The hull has new life. I splined the planks, repaired the frames.

The new tanks are part installed.

I have rewired and re-plumbed the systems.

I have kept the rigging original with all of the repaired oak and bronze shell block pulleys.

I am replacing most of the lines, and halyards.

I have upgraded the electrical system to include a windmill gen. with improved lighting.

I am keeping the fabricated marker light setup.

All of the bronze hardware is going back on after paint and varnish.

Cheers Craig. ( And thatnks for the nice comments)




lending a hand
by: Matthew Wright

What a beautiful ship!

I have a little experience with small craft construction, an infatuation with Stadel's boats, and a somewhat flexible schedule.

I live in Brattleboro, VT which is not impossibly far from you.

If you are stuck in need of an extra pair of hands, let me know at sweetwerke@gmail dot com.

If I'm free I'll see if I can't help kick it along.

Good luck.

MW




Progress 09/2012
by: Craig Murray

Hi , The time has come for a decision.

Cover for the winter / or cover to keep working over the winter.

I am going to try to continue working over the winter.

It is much harder up in the North East.

We can have some big snow and other weather.

So my friends and I are creating a pole barn.

I want to put a metal roof on it. Depends on the budget.

Sanding has taken over a lot of time.

Also has any one seen the cost of bronze hardware? Ridiculous!

The keel still has not been touched , as other things have taken longer to do, and normal life outside of boat repair world takes front stage.

The frames are all done.

There are measurements being taken to fabricate new tanks.

I have some round /barrel shaped tanks, which were removed.

They don't use the space very well.

I want to lower the CG as well for the water , and waste tanks.

The interior had been removed a while ago.

I am looking at the bulkheads and where the hanging knees fit.

Also I need to acquire new bathroom fixtures/hardware.

This is to get my head around where to put them and the associated electrical, plumbing, and structure to support the new stuff.

Of course more money for that stuff, I'm looking for used stuff first, I have found it just takes a few extra visits to other boat yards.
They have stuff they are tiered of looking at.

So that is it .( I think its plenty )

Cheers, Craig







Beautiful boat, beautiful story
by: Jerry

Thanks for saving such a beautiful sailboat.

So sorry for your loss.






Congrats on your tenacity
by: Wayne BartowAnonymous

I just completed a restoration on my S&S Lawley Built "Weekender Sloop, "Windsong".

Can relate to your issues and want to give you all the courage to keep on the project.

The end result is so rewarding and you have many folks out here rooting for you who also understand what's at stake.

Hang in there and do not hesitate to ask for advice from those who give it freely.
WB






Progress on Lark
by: Craig Murray

Well. I went to a "repair a classic" class at the Wooden Boat School in Brooklyn , Maine.

I can not say enough about the school and the staff , it was more like boat repair "camp" for adults.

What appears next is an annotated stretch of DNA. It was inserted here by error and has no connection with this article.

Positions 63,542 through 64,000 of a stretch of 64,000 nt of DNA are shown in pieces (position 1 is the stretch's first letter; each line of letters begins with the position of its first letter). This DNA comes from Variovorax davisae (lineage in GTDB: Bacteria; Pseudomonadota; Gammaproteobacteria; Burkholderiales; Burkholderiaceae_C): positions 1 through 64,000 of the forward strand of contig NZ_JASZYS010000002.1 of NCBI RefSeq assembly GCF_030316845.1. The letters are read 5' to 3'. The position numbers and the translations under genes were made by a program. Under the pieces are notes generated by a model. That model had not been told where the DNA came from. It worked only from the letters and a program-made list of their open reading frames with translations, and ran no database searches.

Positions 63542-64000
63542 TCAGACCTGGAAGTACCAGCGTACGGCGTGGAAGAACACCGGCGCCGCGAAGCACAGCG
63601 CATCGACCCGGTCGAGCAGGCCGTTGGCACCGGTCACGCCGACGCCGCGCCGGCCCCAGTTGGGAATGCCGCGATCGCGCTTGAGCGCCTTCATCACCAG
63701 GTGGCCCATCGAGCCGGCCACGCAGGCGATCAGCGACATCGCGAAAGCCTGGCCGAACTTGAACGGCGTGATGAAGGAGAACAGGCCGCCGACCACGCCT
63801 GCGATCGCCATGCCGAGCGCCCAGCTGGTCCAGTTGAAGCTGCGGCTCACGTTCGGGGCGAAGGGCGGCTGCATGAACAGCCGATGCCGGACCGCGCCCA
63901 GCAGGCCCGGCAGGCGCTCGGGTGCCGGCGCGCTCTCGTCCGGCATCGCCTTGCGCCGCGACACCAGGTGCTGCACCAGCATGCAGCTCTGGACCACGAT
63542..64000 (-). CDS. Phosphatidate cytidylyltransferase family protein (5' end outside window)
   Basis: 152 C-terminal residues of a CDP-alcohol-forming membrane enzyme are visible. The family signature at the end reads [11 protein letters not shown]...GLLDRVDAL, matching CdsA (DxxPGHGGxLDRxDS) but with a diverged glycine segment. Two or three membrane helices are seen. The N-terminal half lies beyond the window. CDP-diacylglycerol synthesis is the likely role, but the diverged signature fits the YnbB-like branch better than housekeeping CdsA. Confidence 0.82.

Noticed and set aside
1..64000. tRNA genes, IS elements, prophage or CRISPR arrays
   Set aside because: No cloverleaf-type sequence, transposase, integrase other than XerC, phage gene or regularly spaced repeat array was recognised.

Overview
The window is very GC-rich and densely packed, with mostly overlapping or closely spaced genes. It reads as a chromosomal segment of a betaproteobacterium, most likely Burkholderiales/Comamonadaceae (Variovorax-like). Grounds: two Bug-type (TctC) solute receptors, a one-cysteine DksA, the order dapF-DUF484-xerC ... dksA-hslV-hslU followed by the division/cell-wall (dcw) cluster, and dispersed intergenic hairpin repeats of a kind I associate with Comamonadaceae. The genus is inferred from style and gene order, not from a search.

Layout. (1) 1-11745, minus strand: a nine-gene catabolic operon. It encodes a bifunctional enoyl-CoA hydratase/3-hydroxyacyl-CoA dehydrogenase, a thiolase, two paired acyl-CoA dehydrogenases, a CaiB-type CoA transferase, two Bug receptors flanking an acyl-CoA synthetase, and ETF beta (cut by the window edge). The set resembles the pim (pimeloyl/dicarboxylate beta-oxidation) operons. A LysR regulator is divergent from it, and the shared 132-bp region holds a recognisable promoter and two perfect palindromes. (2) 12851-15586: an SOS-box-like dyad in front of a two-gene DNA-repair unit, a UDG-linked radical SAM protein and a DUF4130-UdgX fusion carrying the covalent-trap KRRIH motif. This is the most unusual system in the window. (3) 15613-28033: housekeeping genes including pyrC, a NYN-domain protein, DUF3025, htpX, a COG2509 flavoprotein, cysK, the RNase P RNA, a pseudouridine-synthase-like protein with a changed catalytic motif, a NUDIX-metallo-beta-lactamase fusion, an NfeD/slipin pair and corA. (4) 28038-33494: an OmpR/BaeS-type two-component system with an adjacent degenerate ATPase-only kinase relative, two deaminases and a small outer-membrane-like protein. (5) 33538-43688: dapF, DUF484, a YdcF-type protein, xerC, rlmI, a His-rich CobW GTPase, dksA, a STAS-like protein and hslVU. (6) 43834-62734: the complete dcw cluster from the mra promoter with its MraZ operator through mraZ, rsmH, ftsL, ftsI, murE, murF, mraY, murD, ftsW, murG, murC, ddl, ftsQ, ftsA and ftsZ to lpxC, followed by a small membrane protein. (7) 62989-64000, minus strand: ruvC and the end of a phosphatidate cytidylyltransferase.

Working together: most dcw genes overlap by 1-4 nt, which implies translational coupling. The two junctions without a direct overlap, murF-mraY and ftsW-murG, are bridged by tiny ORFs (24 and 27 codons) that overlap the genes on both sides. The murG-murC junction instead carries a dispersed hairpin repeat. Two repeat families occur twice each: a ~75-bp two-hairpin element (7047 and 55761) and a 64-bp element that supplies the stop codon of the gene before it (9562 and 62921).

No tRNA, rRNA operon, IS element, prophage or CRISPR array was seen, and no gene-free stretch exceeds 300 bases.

I had Eric Blake for an instructor.

He was very informative , and restored my hope for my project, " Lark ".

I have found out the checks in the masts are of no concern.

They should not be filled with any epoxy or filler that would harden.

Maybe a wax or some tar.

But Eric said to leave them alone and Maynard Bray concurred.

That is enough for me.

I have moved the masts over to custom saw horses that are at a working height.

They are stripped down of all their bits which were labeled and stored.

The cabin house top is removed and being repaired.

The plan for the Iron ballast is simple , I'm keeping it.

According to Eric Blake , I should remove it , sand blast it , and immediately seal it with epoxy .
Then paint it.

As far as the frames and the stem.

The stem has gotten a lay up of oak veneer repair.

After planning back to good wood.

The bronze bolts at the joint were removed to facilitate access.

They will be reinstalled.

The frames have been numbered and are being repaired in pairs, Port/ starboard.

I am planning the damaged area back to a 8-1 scope and laying in oak veneer.
Trimming to fit.

The planks will have their butt blocks removed and there are several dutchmean to remove.

So I see a hopeful progress.

Lark will be in the water next summer if all goes well.

Thanks Craig.






Bravo!
by: Dan - San Diego

I was touched to see your restoration project.

I have one myself and am humbled to see yours.

Keep restoring, I like what the other commentor said.

One step at a time!

I'll be checking back and working on mine too.







Restoring a George Stadel Ketch
by: Mike

“Lark” was clearly a magnificent lady in her heyday and I'm sure she will be again.

Restoration can be overwhelming with so many jobs to be done.

Just tackle one at a time, starting with the hull.

I know that is easier said than done but keep at it and one day you will get there.

Restore in the same order as you would build, starting from the backbone timbers, then the planking etc.

The first priority of any boat is that she should float.

Timbers that have dried out should, as long as there is no rot, ‘take up’ again when she ‘gets her bottom wet’.

‘Shakes’ in the masts might not be a problem, it depends on how wide they are.

The main thing for now is that you have her under cover and away from those trees.

Best wishes to you and “Lark”